The European economic crisis is having an impact around the world, and causing concern that if it is not ended soon it could spread to a variety of countries that depend on Europe to buy their exports.
Many developing countries live or die economically on the strength of their exports. Whether it is workers in India making auto parts, or those developing software, coffee plantation workers in Laos, or carpet weavers in Egypt - all have one thing in common. Their most important buyers are people in Europe and other developed regions.
“For most of the countries, the European Union is one of the most, if not the most, important business partners for trade, for investment, for imports and exports,“ said Philippe de Buck, director general of BUSINESSEUROPE, an organization of European chambers of commerce.
But as Europe’s financial crisis forces governments to cut their budgets, and slows economic activity, many consumers have less to spend. And that is having a ripple effect around the world.
Even a big economy like China is not immune from Europe’s problems. The port of Shanghai is a major gateway for the country’s products, but the government announced that its meteoric growth in exports slowed in September due to a drop in demand from Europe and the United States.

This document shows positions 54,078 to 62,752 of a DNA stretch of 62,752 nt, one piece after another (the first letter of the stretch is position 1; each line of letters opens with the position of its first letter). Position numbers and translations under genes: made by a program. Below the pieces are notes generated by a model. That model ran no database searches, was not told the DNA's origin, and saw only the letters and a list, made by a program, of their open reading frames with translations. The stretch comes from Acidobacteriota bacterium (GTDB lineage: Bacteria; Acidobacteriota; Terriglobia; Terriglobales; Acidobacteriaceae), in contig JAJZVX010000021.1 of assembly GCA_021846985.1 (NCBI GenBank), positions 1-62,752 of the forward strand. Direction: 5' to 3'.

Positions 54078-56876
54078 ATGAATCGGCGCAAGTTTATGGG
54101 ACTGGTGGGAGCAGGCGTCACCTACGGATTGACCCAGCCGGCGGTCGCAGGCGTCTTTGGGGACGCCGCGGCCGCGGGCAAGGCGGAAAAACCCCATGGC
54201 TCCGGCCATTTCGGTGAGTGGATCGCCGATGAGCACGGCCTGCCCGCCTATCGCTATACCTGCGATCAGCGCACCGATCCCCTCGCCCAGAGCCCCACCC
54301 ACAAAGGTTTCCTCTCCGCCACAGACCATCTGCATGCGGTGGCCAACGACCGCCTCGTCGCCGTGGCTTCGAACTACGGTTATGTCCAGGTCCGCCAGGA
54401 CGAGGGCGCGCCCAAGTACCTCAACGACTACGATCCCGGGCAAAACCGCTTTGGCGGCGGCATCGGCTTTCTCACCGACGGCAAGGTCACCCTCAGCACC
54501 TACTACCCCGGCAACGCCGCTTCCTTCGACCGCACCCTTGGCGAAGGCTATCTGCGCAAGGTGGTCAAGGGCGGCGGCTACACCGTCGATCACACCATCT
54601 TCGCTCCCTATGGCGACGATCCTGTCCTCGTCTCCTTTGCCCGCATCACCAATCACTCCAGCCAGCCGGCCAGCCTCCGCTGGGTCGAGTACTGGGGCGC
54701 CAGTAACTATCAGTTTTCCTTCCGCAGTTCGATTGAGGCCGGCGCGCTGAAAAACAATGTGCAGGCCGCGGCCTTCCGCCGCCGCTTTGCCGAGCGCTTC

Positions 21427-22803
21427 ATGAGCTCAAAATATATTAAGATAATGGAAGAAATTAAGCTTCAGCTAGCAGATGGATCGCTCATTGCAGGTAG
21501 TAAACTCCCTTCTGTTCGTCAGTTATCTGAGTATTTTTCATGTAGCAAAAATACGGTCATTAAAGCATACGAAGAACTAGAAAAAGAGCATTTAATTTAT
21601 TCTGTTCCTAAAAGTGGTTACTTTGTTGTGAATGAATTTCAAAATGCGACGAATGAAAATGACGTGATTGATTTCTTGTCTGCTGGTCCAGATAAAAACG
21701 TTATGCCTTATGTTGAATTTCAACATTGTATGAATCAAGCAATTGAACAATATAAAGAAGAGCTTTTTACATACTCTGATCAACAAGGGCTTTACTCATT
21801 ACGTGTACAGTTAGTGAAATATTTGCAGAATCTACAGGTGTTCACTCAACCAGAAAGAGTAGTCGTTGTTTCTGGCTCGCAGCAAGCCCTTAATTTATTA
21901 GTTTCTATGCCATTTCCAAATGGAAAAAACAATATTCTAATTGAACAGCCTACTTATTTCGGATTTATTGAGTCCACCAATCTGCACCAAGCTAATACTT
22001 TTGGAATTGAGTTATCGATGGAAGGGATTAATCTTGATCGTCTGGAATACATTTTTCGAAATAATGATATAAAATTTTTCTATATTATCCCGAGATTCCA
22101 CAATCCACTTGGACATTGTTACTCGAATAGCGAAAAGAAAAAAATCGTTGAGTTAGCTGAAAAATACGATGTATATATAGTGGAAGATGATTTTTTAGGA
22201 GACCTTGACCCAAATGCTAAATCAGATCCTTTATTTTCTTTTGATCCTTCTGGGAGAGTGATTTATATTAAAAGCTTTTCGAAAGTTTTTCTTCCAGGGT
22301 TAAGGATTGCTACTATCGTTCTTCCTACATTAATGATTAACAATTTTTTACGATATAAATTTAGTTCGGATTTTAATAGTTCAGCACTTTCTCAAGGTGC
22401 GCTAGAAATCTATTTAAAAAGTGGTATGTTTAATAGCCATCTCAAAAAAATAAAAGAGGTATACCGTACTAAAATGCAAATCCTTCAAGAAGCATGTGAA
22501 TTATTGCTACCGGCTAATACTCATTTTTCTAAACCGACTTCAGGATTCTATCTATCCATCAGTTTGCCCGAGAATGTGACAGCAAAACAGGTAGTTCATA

Economics researcher Zolt Darvas at the Bruegel research organization in Brussels says low demand will likely continue for several years in some European countries, and maybe for longer.
“The impact will largely depend on whether the European financial crisis will be contained or whether it will escalate," Darvas said. "If it will escalate and Europe ends in a deep recession, certainly the impact in the rest of the world, not just on emerging countries, but also on the U.S. and other advanced countries, may be very, very adverse.”
But former EU economics official Mario Monti notes that the continent still has several strong economies, and he says overall the problem may not be as bad as it appears.
“Of course, there is a huge combined banking and public budget crisis in several eurozone member states," he said. "However, if we take the eurozone as an aggregate, the problem is smaller than it is in the U.S., in the U.K. or in Japan.”
Monti believes relative economic strength in some areas will help Europe work its way out of the current crisis over time.
But that may be small consolation for those who depend on the continent to be a strong market for their products and services.